On 30th January, Baker McKenzie provided an online webinar on this important topic, and best practices to avoid or mitigate the risks. The forced labour aspect has been stated to be a top priority for US Customs and Border Protection, and the further restrictions on involvement of North Korea and North Korean labour only makes the topic a higher profile one.

The webinar began by pointing out that a US ban on imported goods made with forced labour (including child labour) has been in effect for almost 90 years.  However, 2 changes to the law in the last 2 years have radically changed the enforcement landscape:

  • the Trade Facilitation & Trade Enforcement Act of 2016 closed a loophole in the forced labour ban which had largely prevented effective enforcement; and
  • the Countering America’s Adversaries Through Sanctions Act (CAATSA) established a presumption that goods made by North Korean labourers, regardless of location, are made with forced labour.

Following the first of these, US CBP starting issuing orders.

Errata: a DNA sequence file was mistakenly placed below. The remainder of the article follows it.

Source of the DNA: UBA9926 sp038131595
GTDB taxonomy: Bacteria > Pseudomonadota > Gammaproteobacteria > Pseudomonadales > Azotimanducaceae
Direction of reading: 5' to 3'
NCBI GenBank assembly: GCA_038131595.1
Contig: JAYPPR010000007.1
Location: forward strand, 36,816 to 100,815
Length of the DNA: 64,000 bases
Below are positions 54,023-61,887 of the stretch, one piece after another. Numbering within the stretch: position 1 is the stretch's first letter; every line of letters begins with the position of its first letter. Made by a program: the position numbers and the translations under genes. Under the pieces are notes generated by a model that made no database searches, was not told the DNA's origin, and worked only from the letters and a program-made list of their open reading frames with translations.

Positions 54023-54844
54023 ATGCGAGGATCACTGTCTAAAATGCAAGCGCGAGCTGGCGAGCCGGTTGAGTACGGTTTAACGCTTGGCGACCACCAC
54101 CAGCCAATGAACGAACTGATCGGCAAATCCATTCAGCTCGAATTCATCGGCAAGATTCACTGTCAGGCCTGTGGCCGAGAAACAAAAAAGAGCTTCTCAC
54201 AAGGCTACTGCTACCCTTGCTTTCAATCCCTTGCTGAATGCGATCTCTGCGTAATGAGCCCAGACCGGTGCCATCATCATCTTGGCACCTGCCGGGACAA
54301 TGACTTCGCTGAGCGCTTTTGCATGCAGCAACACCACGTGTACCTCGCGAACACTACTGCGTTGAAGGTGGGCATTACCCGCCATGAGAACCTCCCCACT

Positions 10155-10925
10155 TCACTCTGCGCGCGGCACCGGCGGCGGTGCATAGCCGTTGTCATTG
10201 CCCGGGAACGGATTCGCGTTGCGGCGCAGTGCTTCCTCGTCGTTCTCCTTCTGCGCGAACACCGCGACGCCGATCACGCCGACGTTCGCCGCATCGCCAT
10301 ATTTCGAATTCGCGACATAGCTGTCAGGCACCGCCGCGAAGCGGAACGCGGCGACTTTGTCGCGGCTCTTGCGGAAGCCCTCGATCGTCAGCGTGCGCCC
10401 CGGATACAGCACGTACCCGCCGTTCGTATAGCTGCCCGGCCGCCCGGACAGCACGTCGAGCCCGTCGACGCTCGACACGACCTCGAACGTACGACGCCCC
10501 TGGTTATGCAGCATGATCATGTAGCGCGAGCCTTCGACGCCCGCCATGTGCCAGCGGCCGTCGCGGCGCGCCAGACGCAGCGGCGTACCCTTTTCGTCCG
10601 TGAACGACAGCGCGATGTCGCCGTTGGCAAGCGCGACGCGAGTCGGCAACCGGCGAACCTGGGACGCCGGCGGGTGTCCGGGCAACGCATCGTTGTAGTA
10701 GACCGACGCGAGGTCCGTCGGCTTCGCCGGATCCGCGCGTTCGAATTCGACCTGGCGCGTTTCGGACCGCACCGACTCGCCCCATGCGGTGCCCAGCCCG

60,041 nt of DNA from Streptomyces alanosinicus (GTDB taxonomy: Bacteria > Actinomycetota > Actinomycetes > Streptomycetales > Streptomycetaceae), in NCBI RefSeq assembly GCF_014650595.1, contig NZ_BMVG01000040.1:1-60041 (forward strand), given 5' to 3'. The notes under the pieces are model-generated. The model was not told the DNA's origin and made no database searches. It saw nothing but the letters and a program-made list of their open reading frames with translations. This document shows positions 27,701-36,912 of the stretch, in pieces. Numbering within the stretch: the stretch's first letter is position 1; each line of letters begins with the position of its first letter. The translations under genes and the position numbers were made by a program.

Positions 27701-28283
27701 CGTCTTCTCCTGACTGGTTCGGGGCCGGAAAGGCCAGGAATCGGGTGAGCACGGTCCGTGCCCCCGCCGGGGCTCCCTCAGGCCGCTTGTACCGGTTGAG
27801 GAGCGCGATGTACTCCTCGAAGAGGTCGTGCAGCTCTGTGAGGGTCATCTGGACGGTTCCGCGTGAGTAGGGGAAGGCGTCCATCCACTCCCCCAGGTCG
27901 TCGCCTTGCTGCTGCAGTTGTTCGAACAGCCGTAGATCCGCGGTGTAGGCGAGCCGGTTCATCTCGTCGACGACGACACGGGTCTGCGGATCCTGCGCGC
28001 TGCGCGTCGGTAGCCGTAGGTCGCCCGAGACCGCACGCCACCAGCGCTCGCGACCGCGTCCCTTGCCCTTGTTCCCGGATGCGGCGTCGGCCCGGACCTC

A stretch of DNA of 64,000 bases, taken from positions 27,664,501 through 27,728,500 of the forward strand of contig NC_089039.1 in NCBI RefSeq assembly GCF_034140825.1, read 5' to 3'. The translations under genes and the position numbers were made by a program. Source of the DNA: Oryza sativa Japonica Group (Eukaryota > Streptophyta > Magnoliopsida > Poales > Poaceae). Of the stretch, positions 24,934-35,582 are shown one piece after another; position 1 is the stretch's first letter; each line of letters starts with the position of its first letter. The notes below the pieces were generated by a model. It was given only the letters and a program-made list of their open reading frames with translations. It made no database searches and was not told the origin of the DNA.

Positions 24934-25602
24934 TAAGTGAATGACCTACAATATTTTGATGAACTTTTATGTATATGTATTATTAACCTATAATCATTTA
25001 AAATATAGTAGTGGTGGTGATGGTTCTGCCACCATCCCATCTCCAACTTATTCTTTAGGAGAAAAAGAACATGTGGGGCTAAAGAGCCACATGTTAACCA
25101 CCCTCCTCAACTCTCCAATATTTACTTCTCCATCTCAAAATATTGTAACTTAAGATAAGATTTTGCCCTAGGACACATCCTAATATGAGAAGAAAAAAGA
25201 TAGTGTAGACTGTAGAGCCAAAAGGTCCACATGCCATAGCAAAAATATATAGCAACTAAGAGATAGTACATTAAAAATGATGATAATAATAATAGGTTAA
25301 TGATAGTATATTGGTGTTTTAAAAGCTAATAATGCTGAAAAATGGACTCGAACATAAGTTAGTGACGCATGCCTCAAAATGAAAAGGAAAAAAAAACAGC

The webinar posed the question, one that boards and management should be asking themselves – “How do you know this product was not produced, in whole or in part, with forced labour?”.

It points out that a number of other statutes and international standards are increasing the pressure on, and scrutiny of, compliance with human rights requirements; and that a company may be liable for human rights and forced labour abuses by third parties.

This was one of a planned series of trade-related webinars in 2018, see –

Author: raytodd2017

Chartered Legal Executive and former senior manager with Isle of Man Customs and Excise, where I was (amongst other things) Sanctions Officer (for UN/EU sanctions), Export Licensing Officer and Manager of the Legal-Library & Collectorate Support Section

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